“You don’t look blind”
“What’s the point in getting your hair styled?”
“Oh, you have an actual job?”
These are just some of the things blind and partially sighted people hear on a regular basis. From presuming their lack of sight means they have other superhero (a la Daredevil) powers, to receiving an instant apology when people have dared to say “see you later”…
There are certain things that you really shouldn’t say to a blind person – and others that you might be surprised to find are completely acceptable.
“Have you tried glasses?” or “Why can’t you get stronger lenses?” or “Can’t you have that laser treatment?”
Blind people will have tried all the options available and they haven’t worked. Maybe ask them how their eyesight is and how they are dealing with it or say you are curious about their sight loss and ask them if they would mind explaining it to you.
“You don’t look blind” or “So you can see?” or “I don’t believe you are blind”
Do blind people need to have a guide dog, a stick or sunglasses to prove they are blind? The term “blind” is misleading as some people can be registered blind but still have some vision left. It can mean their vision is at the level where it is not useful anymore – they may see shapes, outlines and shadows. Ask them about their sight loss and what they can or can’t see.
“See you later. Oh sorry!”
Blind people do not get offended at the word ‘see’. You do not have to choose certain words to omit from conversations. Disabled people in general make disabled jokes.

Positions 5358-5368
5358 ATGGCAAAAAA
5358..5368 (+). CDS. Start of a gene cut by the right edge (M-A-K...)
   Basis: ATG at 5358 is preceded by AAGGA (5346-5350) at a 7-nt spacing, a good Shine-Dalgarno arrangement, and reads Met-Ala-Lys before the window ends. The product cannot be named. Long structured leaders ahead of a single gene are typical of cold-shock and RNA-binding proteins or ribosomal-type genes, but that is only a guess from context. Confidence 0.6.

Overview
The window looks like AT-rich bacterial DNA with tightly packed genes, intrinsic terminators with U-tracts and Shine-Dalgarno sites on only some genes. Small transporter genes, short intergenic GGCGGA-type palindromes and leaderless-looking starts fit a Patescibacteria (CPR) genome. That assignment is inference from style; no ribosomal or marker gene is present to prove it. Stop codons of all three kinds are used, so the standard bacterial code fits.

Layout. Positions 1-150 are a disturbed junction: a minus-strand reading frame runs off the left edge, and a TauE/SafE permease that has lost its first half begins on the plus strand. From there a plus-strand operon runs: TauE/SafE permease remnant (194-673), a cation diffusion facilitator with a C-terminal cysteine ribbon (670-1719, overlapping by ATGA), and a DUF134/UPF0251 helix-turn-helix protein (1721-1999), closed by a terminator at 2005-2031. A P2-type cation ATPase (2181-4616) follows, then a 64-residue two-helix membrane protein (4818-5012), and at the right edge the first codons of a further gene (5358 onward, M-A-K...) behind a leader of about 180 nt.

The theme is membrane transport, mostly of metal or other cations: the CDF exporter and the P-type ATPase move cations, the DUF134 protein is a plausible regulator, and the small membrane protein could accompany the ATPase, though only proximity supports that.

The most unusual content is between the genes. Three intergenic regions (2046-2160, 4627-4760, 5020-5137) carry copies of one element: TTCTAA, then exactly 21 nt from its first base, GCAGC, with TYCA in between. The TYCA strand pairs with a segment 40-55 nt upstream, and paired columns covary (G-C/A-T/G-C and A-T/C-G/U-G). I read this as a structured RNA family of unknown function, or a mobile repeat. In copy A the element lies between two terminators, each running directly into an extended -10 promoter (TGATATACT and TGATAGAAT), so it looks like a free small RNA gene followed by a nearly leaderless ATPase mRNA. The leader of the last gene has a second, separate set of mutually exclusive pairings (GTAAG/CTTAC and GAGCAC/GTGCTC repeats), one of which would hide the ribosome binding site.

“If you can’t see very well, how did you get here?”
Travel is an essential part of everyday life. However, it can be a daunting experience if you are a blind person. The majority will have had mobility training at some stage in their life to help them travel and move around independently. Ask them about their journey without involving their disability.
“Can your dog understand directions?”
As far as we know, dogs cannot understand directions from a sat nav, nor can dogs read maps. Not surprisingly, dogs can’t read bus numbers either. So if an individual with a guide dog asks for directions, don’t address the dog. Dogs can’t talk either.
“How is your friend?”
Speak to the blind person directly rather than the person they are with. Blind people can hear and speak unless they are deafblind.
“What’s the best thing about being blind?” or “Do you wish you weren’t blind?”
The person with sight loss may respond positively or negatively – everyone is different. Avoid responses like “You are an inspiration” and “You are amazing because you are happy to be blind.”
Have your say…
Are you guilty of any of the above? Or have you been at the receiving end of the awkwardness? Please spill the beans to us @firstname.lastname@example.org
Things not to say to a deaf person